Problem number 1 was that unlike the Chelsea game, this time, there was no Jack Wilshere, due to an illness. Aaron Ramsey stepped into the team in his place, and had a stinker. It should not be surprising that Ramsey can’t do the same job as Wilshere, but the Welshman did pretty much nothing useful, constantly playing square passes or passes back to the defenders (hence giving him an 88% pass success rate), which meant that we were as sterile as a mule (and about as good in a footballing sense) when we had the ball in midfield. Wilshere, like Cazorla, knows how to switch between quick passes and small dribbles to retain the ball, and then find a good forward pass, which ensures that not only do we keep the ball, but we also do something useful with it. This is essential to playing a 4-3-3-ish kind of formation, and for ensuring that we put an opposition team which is sitting back under pressure, and without it, we looked sluggish and not really very threatening. This was not helped by the fact that Granit Xhaka put in another terrible performance. It’s weird to be saying that about a midfielder who completed 94% of 117 attempted passes, but that’s just what it is. Like Ramsey, he failed to play a single key pass, and instead focused on utterly pointless square or backward passes. Even Denilson used to get tired of those and then manage something useful.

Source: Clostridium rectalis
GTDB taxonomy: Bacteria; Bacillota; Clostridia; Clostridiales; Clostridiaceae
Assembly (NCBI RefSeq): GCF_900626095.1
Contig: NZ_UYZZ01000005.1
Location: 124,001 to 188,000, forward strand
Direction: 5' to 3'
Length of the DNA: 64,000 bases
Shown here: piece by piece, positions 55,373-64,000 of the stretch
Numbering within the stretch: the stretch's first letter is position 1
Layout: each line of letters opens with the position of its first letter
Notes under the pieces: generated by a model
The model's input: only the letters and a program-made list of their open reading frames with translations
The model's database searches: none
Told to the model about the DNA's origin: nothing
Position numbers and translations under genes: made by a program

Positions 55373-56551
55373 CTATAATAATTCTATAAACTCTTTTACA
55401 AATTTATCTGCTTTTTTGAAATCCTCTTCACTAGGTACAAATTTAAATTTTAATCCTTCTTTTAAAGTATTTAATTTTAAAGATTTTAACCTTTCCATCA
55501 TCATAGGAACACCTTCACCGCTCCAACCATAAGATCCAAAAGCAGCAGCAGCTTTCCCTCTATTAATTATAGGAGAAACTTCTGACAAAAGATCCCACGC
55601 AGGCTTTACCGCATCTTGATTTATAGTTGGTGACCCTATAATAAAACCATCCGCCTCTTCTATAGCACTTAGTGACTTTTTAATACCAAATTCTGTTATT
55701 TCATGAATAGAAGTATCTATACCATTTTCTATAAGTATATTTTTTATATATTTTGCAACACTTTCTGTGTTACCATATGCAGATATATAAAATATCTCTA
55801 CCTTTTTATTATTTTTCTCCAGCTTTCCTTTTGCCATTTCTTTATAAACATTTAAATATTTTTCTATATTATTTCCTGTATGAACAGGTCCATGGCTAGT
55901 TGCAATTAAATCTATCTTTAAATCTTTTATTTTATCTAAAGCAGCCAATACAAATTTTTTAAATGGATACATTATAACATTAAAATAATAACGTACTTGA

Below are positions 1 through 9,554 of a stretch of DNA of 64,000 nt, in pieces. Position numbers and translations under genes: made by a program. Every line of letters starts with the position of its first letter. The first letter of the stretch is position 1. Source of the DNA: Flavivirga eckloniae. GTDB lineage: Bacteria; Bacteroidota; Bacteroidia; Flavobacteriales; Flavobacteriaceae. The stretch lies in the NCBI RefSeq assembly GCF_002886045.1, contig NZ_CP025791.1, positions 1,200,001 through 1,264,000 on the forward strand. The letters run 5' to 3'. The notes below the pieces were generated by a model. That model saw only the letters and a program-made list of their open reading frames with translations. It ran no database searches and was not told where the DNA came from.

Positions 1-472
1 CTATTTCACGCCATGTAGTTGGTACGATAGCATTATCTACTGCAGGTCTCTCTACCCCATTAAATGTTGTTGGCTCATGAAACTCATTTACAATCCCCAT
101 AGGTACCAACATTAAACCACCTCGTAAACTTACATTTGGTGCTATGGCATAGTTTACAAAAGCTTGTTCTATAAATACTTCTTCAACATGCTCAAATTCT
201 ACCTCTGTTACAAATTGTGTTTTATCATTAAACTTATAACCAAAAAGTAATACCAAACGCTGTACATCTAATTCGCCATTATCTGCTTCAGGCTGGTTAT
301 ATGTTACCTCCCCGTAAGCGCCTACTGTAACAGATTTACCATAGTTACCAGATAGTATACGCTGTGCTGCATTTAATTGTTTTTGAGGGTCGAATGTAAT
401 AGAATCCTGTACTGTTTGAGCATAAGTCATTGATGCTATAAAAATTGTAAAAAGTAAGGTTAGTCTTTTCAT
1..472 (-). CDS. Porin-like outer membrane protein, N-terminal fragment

To make it worse, Xhaka was at fault for the first Clucas goal and, after further shambles from Monreal and Mustafi, was part of the problem for the third goal as well. For both those goals, he lost Sam Clucas, who had a barnstorming game from the left of midfield, constantly driving behind our defence and causing all sorts of problems. Xhaka not just failed to track his run for the first goal but then decided not to bother even trying to do anything to stop him. For the third, he was perfectly placed to intercept any cutback from Jordan Ayew but then … didn’t, allowing Clucas to get in ahead of him and poke the ball home. A shambolic performance from a midfielder who had to be more switched on, and failed miserably – surely this should be the end of the line of chances he’s been given, and the end of his Arsenal career as well. He just isn’t good enough, unfortunately, and it’s better to keep a midfielder in the team who isn’t quite as good getting the ball forward, but who can at least keep it together.